A mid-winter love affair feels decadent but also rather necessary—emotional embers breathing fire and passion into a darkened, cold world—and Pawlikowski’s turbulent period romance rewards like a hot chocolate spiked with brandy: warming, bracing, to be savored. Cold War is a love story that doesn’t necessarily uphold the premise at the center of most filmed love affairs: that the act of loving is a reward, that it will save or center you. Love, however, gives life shape, serves as an act of self-definition, and has hard consequences—something rather rare in an age of cheap travel and nearly unlimited digital connection. Here is love that means everything, because you can’t temper its loss by starting anew without grave consequence.
Cold War centers on the irresistible, unreasonable attraction between two people, and it relies on the sparking, combustible energy of its lead character, Zula (Joanna Kulig), to compel her lover Wiktor (Tomasz Kot) to cross borders and decades, thinking only of her. Falling in love in Communist-era Poland, this tempestuous pair discover their attachment is even more entrenched than their oppressors’ reach; or maybe, for them, the conditions of love and tyranny are inextricably linked.
At the start of Pawlikowski’s previous film, the Oscar-winning post-war fable Ida, a young novitiate is sent from the convent where she grew up to find her family before she can take orders as a nun. This tentative young woman learns that she had been born Jewish and was left as an infant with the nuns to ensure her survival. As Ida travels through Poland to search for her murdered parents’ bodies, she encounters life beyond the convent.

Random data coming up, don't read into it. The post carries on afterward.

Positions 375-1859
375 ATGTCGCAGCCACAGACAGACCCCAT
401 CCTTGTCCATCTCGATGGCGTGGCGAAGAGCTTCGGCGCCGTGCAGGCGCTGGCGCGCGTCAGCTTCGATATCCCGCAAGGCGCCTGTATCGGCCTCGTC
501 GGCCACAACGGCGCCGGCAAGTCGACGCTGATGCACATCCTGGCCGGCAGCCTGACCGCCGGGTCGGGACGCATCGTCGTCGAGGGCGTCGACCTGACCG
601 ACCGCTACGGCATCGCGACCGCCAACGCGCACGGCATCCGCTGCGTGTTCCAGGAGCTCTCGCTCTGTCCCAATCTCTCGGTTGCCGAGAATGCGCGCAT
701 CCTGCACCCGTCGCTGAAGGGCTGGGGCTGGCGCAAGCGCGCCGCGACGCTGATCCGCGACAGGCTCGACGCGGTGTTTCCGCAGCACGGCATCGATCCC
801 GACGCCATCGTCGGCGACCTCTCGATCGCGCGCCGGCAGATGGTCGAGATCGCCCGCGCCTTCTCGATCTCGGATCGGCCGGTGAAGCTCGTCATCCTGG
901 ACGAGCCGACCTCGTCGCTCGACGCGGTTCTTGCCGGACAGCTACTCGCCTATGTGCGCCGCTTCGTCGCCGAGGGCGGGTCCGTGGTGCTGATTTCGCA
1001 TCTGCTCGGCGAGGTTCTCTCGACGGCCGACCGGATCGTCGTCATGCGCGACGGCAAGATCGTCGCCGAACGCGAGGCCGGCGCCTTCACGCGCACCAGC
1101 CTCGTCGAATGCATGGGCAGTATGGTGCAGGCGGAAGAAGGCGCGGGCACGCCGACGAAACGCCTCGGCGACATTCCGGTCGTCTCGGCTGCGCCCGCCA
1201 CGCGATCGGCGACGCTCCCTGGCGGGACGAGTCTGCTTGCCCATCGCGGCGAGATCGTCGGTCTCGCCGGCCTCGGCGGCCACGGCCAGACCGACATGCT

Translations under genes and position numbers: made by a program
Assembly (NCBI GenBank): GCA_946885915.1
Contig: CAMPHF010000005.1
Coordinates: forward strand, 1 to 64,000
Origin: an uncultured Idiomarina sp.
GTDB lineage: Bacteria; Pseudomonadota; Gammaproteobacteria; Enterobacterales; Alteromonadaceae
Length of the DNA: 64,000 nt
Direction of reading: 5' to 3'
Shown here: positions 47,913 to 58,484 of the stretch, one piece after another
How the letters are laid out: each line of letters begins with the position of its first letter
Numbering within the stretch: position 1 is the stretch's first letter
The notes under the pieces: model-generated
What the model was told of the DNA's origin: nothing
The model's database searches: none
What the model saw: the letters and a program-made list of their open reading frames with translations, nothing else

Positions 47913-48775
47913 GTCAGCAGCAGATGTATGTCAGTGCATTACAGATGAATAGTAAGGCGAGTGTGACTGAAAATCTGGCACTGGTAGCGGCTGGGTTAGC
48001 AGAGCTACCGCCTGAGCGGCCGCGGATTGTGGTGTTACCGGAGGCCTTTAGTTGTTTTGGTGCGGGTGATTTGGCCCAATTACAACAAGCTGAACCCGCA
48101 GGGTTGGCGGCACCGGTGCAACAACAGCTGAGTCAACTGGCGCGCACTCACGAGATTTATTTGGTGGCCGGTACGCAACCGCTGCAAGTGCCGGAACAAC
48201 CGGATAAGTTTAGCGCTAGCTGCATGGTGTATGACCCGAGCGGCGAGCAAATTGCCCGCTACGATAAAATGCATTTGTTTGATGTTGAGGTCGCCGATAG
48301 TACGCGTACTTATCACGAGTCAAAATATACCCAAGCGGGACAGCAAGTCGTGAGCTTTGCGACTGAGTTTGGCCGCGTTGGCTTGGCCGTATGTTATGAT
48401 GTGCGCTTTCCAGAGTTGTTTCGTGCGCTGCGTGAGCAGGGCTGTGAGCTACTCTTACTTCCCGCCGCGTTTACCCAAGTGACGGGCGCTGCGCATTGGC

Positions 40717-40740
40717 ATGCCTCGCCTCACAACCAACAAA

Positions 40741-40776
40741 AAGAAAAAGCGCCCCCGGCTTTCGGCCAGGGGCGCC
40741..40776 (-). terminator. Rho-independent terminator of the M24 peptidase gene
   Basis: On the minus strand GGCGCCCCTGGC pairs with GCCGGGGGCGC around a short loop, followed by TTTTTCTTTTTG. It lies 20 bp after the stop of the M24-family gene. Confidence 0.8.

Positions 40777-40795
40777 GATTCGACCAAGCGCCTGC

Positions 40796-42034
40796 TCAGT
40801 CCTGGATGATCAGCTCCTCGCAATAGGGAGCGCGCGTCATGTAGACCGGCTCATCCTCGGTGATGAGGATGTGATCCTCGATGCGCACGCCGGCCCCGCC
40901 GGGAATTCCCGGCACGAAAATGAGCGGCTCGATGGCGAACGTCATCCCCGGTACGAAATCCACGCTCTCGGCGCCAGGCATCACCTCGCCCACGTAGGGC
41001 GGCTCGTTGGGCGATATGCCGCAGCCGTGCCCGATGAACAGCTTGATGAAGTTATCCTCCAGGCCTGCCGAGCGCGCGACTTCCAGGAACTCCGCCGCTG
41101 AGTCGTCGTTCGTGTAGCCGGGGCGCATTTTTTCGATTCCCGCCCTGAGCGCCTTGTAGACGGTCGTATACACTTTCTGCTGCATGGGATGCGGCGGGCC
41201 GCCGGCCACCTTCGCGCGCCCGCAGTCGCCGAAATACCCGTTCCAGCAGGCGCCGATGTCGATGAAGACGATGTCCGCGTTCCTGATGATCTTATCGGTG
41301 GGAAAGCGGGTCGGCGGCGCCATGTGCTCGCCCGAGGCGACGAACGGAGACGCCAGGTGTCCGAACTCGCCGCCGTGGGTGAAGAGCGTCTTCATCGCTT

Ida is an interrogation of faith’s origins and qualities. Is it innate or learned? Does piety count unless the bearer has tasted the worldly pleasures she’s giving up, unless she has been tested? But Ida is also about how much any of us can bear to steer our own lives. Along the way, the would-be nun and her hard-drinking aunt pick up a musician and drop him at his next gig. There, for the first time, Ida finds life unhitched from grim political history or religious stricture; she discovers agency and freedom in the form of decadent, apolitical Western jazz.
Kicking over the traces of World War II and fronting the band is a vivacious, champagne-haired singer—a glancing portrait, serving mostly to underscore the riot of experience that Ida has not encountered, the variety of life into which she could launch herself. Kulig, an effervescent actress who has appeared in three of Pawlikowski’s films, plays the singer—a breath of freedom and lightness in musical form—and her appearance in Ida contains, perhaps, the kernel of a personality that Pawlikowski revisits in greater breadth and depth in Cold War.
In Ida, jazz offers a tempting peek at a larger world that proves too much for the young woman, who has the wisdom to see how truly orphaned she’d become in it. Similarly, in Cold War, music, the profession and passport for Zula and Wiktor, promises liberation at a price. Like Ida, Zula—ebullient, charming, defensive, shrewd—fails to run toward freedom because of a crisis of confidence. Who will I be outside of Poland? she asks Wiktor, when he lays out his plan for escape. On a government-approved musical tour to Berlin, they find themselves tantalizingly close to freedom in the West. For the first but not the last time, Zula thwarts herself and their attachment by clinging to the safety of her homeland. Also not for the last time, Wiktor walks stoically away from her—only to find that neither are free, wherever they find themselves. She can’t quit him, and the feeling is mutual.